Fact Sheet on Wal-Mart: The Death Star of American Commerce

The Organic Consumers Association

Wal-Mart’s True Cost to Taxpayers

Because Wal-Mart fails to pay sufficient wages, U.S. taxpayers are forced to pick up the tab. In this sense, Wal-Mart’s profits are not only made on the backs of its employees-but on the [back] of every U.S. taxpayer.” Representative George Miller (CA)

The cost of a single Wal-Mart

    $36,000 a year for free and reduced lunches for just 50 qualifying Wal-Mart families
    $42,000 a year for Section 8 housing assistance, assuming 3 percent of the store employees qualify for such assistance, at 6,700 per family
    $125,000 a year for federal tax credits and deductions for low-income families, assuming 50 employees are heads of household with a child and 50 are married with two children
    $100,000 a year for additional Title I expenses, assuming fifty Wal-Mart families qualify with an average of two children
    $108,000 a year for the additional federal health care costs of moving into state children’s health insurance…assuming 30 employees with an average of two children qualifying
    $9,750 a year for the additional costs for low income energy assistance

Everyday Low Wages: The Hidden Price We All Pay for Wal-Mart, a report by the Democratic staff of the Committee on Education and the Workforce, U.S. House of Representatives, February 16, 2004

What Wal-Mart gets from your local, state, and federal tax dollars

    Free or reduced-price land
    Infrastructure assistance
    Tax-increment financing
    Property tax breaks
    State corporate income tax credits
    Sales tax rebates
    Enterprise-zone (and other zone) status

Good Jobs First, Walmarts’ U.S. Expansion has Benefited from More Than $1 Billion in Economic Development Subsidies

    Wal-Mart and food
    Wal-Mart started selling groceries in 1988 and 15 years later it is now the largest distributor of food in the world.
    Wal-Mart gets 68 cents of every food dollar spend in the United States, with 30 cents going to marketing, transportation and packaging. Farmers get 2 cents of every food dollar.
    For every one Supercenter that will open, two supermarkets will close.

Since 1992, the supermarket industry has experienced a net loss of 13,500 stores.

Fickes, Michael. “Big Boxers have big expansion plans.” Retail Traffic. 1 December 2002.

Wal-Mart and labor abuses

    Wal-Mart has racked up huge fines for child labor law violations. The rich company reportedly makes children younger than 18 work through their meal breaks, work very late and even work during school hours. Several states have found Wal-Mart workers younger than 18 are operating dangerous equipment, like chainsaws, and working in such dangerous areas as around trash compactors. (The New York Times, 1/13/04; The Associated Press, 2/18/05; The Hartford Courant, 6/18/05)
    By demanding impossibly low prices, Wal-Mart forces its suppliers to produce goods in low-wage countries that don’t protect workers. A worker in a Honduran clothing factory whose main customer is Wal-Mart, for example, sews sleeves onto 1,200 shirts a day for only $35 a week. (Los Angeles Times, 11/24/03)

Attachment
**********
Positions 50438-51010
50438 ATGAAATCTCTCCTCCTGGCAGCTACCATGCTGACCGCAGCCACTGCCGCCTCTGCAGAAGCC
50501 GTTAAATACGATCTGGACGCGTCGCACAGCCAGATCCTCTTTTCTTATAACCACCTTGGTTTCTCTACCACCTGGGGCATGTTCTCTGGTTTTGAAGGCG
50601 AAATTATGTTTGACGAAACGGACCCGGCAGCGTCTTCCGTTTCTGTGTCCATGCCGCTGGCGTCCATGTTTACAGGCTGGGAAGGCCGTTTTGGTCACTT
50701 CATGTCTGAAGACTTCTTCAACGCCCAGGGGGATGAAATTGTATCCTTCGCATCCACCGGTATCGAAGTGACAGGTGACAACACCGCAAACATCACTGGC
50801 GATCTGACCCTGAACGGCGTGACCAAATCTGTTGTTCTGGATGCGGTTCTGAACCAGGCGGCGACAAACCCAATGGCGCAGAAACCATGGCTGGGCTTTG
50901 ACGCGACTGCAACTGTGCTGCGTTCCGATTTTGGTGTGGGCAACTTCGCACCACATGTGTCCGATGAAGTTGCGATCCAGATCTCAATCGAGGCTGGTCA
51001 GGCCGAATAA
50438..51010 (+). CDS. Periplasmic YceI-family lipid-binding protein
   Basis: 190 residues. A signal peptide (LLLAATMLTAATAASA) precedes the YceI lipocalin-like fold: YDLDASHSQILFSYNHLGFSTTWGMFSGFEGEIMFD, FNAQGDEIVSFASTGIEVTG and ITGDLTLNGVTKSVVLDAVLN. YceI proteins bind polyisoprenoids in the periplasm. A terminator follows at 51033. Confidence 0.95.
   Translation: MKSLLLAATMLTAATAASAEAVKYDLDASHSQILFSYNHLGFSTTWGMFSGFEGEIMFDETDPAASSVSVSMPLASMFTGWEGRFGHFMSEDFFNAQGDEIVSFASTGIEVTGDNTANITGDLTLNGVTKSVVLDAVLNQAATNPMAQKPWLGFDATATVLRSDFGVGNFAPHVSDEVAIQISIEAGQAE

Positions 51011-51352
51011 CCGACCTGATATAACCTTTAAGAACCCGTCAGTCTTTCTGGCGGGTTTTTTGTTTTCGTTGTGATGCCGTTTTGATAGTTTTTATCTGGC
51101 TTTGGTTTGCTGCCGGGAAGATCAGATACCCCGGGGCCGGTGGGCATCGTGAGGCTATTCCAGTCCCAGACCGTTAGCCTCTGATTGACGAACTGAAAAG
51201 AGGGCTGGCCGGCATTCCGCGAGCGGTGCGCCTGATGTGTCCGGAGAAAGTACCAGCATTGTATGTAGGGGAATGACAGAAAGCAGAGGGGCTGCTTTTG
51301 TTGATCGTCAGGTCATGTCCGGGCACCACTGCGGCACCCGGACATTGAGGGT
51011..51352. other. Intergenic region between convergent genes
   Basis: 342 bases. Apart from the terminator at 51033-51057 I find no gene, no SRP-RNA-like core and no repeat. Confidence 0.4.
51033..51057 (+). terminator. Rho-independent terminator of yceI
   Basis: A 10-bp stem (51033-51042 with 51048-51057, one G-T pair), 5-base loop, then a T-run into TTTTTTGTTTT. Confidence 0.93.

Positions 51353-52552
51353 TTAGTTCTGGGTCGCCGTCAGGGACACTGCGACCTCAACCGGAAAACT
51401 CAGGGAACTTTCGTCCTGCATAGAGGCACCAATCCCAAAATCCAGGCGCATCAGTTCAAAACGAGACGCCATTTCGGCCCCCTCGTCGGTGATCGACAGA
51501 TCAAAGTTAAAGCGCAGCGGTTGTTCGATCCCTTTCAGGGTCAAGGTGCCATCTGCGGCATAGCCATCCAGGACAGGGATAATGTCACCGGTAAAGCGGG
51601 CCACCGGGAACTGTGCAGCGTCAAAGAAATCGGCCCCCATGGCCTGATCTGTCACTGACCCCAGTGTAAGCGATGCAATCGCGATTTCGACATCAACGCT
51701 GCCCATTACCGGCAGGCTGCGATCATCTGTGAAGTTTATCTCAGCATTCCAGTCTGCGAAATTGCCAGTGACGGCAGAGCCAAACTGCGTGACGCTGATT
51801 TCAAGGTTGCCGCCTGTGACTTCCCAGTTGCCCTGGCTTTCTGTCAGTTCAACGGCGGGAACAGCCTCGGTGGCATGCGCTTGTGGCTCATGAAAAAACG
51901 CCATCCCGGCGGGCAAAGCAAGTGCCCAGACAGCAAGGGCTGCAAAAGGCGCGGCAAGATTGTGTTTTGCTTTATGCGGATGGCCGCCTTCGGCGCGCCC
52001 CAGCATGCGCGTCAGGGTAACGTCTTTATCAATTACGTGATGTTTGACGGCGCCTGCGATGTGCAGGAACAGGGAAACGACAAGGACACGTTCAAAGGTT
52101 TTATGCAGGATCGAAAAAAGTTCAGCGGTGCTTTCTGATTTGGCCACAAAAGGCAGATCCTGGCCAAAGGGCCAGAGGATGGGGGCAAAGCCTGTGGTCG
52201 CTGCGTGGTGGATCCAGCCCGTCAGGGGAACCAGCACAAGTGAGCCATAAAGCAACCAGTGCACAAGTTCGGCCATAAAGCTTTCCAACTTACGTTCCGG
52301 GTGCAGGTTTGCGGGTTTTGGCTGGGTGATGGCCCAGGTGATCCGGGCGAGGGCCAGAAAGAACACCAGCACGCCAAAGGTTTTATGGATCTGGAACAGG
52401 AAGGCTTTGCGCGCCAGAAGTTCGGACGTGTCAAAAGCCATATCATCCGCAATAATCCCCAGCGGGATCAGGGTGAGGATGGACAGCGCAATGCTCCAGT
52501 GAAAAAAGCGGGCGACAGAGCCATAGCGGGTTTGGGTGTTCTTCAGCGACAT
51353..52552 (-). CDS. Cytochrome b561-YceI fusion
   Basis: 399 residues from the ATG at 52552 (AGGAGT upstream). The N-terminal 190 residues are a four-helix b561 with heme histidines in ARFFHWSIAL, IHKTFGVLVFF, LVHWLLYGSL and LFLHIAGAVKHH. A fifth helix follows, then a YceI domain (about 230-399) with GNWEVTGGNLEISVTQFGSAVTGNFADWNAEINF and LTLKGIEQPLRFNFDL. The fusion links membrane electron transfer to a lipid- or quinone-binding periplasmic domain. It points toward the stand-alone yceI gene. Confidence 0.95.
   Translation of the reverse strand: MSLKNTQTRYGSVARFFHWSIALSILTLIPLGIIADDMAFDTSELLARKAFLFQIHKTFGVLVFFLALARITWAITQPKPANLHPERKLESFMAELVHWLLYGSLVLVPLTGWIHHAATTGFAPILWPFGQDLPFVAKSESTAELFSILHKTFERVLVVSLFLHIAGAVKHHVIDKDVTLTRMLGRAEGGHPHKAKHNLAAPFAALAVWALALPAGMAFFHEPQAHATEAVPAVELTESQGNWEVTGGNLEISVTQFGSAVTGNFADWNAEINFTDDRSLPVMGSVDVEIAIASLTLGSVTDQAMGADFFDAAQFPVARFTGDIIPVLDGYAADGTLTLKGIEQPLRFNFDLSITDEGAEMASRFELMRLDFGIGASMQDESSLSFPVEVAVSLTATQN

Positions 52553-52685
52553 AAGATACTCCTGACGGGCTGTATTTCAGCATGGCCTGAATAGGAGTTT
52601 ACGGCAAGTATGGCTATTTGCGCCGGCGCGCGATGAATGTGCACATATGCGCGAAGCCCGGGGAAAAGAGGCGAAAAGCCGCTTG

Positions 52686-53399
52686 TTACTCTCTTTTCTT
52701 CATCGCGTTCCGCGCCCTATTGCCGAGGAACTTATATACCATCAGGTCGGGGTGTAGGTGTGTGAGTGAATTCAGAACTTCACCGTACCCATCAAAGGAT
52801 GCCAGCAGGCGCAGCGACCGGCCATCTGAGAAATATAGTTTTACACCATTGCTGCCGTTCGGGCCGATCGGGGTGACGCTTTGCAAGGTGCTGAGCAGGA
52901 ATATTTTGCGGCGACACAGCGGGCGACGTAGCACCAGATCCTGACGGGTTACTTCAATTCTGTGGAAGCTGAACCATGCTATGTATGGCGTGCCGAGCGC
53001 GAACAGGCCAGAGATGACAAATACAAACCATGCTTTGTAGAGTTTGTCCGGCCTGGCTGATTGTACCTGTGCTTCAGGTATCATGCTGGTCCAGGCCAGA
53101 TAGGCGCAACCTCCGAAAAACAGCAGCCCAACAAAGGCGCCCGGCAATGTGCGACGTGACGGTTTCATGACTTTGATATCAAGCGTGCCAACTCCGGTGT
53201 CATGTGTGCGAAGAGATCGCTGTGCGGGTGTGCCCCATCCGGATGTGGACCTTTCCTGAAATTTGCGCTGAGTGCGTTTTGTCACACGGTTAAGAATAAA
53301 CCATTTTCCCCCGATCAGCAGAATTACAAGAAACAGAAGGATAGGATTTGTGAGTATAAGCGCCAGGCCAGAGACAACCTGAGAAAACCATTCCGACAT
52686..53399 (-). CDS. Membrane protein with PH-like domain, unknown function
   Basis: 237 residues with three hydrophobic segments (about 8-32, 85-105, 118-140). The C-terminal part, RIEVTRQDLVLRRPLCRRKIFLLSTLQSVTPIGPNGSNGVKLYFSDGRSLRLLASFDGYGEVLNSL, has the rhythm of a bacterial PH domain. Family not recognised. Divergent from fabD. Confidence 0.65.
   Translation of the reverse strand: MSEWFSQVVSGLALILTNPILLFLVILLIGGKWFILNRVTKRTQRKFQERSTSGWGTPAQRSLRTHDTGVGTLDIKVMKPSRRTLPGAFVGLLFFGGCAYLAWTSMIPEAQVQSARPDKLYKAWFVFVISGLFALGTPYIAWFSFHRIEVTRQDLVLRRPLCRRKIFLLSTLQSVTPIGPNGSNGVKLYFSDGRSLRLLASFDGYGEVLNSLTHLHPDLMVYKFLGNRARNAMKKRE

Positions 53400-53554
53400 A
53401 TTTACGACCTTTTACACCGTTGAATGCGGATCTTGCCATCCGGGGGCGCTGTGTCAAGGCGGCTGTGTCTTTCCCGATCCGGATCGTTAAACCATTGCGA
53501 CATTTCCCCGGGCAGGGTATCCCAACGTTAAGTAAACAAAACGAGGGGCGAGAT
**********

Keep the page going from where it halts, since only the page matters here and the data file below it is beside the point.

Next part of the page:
Wal-Mart has a shameful record of paying women less than men. Wal-Mart pays women workers nearly $5,000 less yearly than men. Some 1.6 million women are eligible to join a class-action lawsuit charging Wal-Mart with discrimination. (Richard Drogin, Ph.D., 2/03; Los Angeles Times, 12/30/04)

Wal-Mart and the environment

    In October 2004, the United States sued Wal-mart for violating the Clean Water Act in 9 states, calling for penalties of over $3 million and changes to W-M building codes. [U.S. v. Wal-Mart Stores Inc., 2004 WL 2370700]
    The United States Environmental Protection agency fined Wal-Mart $1 million, settling allegations that Wal-Mart violated the Clean Water Act with dirt discharges while building stores in Massachusetts, New Mexico, Okalahoma, and Texas. [Wal-MartLitigation.com]
    Wal-Mart was fined $765,000 for violating Florida’s petroleum storage tank laws at its automobile service centers. Wal-Mart failed to register its fuel tanks, failed to install devices that prevent overflow, did not perform monthly monitoring, lacked current technologies, and blocked state inspectors. [Associated Press, 11/18/04]
    The average supercenter attracts 3,315 car trips a day (Terrain magazine)
    A 250,000-square-foot supercenter with a 16-acre parking lot will produce 413,000 gallons of storm runoff for every inch of rain. Each year, such a lot would dump 240 pounds of nitrogen, 32 pounds of phosphorus, and 5 pounds of zinc into local watersheds while creating heat islands. (Terrain magazine)

Wal-Mart general facts

    Of the 100 most powerful economies in the world, Wal-Mart ranks #19
    In 2003, sales associates, the most common job in Wal-Mart, earned on average $8.23 an hour for annual wages of $13,861.The 2003 poverty line for a family of three was $15,260. [“Is Wal-Mart Too Powerful?”, Business Week, 10/6/03]
    Wal-Mart employs 1.2 million Americans. It is the largest employer in the United States.

This fact sheet was put together by the Organic Consumers Association